5 Ways To Break Free From a Creative Block

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I have been a creative writing and drama teacher, and I am a writer myself. I also work and hang out with a lot of artistic types. I know firsthand that finding and sticking with a creative activity is easier said than done. It’s common to fall into a rut, experience a creative block, or to simply feel you no longer have the motivation and discipline to create. To help you move past this, here are some tips for breaking free from a creative block.

1Go Back to Your Roots

Go back to your childhood. What did you love? Music? Acting? Remember something that made your heart sing and find a way to incorporate that activity into your life now — even in small ways. Take a drawing class at the community center. Get a keyboard and break out your old sheet music. See how it feels. 

2Get Out of Your Head

We are often told creative pursuits are not “practical.” While it’s hard to “make it” as a professional in a creative field, it is possible. But even if you don’t “make it” as an artist, engaging as an amateur is worth your time, too. It’s worth it because you love it and it makes you happy — and that can be enough. You deserve to enjoy yourself. You deserve to create

3Take Breaks When You Feel Stuck

Instead of throwing in the towel when you get stuck, take a break. When I have writer’s block, I take my dog for a walk in the woods. I don’t take headphones with me. I listen to the wind and my own thoughts. Very often it helps, but if it doesn’t, I have other ways to get unstuck. As boring as it sounds, taking a break to do chores or trying some exercise often frees up my busy mind to think creatively again. 

4Be a Patron

I also unstuck myself by consuming art. If I can’t think of anything to write, I read. Sometimes, I read “craft” books on writing, like Bird by Bird or The Artist’s Way. Sometimes I read a book from a bestselling author who is nominated for a Pullitzer Prize. Sometimes I read a fun YA romance. No matter what, I am more creative after reading.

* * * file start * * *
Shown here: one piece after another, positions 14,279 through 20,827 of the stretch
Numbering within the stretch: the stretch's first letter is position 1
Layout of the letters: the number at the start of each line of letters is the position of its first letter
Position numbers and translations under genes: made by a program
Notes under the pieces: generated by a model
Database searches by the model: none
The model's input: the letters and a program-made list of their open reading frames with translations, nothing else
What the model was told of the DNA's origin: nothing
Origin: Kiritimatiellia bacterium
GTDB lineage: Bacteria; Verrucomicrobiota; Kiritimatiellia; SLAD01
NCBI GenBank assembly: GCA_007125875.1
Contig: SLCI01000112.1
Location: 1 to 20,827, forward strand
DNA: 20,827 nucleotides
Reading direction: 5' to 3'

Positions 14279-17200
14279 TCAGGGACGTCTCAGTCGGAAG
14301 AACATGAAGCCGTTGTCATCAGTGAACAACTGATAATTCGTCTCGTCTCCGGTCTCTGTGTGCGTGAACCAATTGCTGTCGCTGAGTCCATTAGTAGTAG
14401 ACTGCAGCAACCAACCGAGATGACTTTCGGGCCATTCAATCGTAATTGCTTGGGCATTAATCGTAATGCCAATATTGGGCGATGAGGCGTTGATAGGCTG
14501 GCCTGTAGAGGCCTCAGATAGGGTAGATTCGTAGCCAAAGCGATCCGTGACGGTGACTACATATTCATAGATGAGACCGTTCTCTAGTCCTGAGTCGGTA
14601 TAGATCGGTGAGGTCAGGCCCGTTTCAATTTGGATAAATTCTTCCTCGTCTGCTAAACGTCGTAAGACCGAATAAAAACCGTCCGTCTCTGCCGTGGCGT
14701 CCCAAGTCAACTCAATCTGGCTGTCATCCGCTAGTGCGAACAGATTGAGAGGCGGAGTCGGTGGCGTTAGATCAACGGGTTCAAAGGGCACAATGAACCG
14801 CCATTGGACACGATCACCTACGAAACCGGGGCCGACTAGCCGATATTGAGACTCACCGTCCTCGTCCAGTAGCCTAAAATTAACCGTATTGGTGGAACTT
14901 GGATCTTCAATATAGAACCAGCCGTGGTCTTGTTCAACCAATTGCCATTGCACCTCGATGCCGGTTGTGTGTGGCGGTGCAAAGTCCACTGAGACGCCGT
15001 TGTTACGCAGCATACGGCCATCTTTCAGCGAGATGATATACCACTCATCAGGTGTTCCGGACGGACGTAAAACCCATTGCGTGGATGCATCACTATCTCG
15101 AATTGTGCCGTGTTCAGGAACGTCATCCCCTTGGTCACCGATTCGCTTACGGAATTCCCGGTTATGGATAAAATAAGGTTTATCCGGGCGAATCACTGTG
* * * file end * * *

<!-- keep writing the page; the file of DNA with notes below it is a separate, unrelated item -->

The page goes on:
You don’t have to consume only the kind of art you want to create. Go to a museum. See a play. Even free live music is good for the soul and the creative spirit. Plus, your money as a patron will go toward supporting other artists. Writer Susan Shapiro says it’s good karma to buy books as an author. Putting your money into the arts ensures demand.

5Passion Over Popularity

You can have a lofty dream for your creative writing or singing, wishing it will give you riches and acclaim, but monetization should not be the motivation. You need to enjoy and relish in the work of creation. Think about the last piece of art you enjoyed. You can imagine the joy and pride the artist felt during the creation process. Even if a piece of art is created out of sadness or despair, the passion fueled the work, not hoping it would endure for centuries. 

The Bottom Line

Don’t give up on yourself or your dreams. To paraphrase Langston Hughes, a deferred dream will wither and die. Your life will be richer if you engage in your creativity and the people in your life will love and appreciate you for expressing your true self. 

Tags: Creativity, Mental Health, Mindfulness, music

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Written By

Laura Wheatman Hill

Laura Wheatman Hill lives in Oregon with her two children. She has been published by CNN, Real Simple, Parents, and others. See Full Bio

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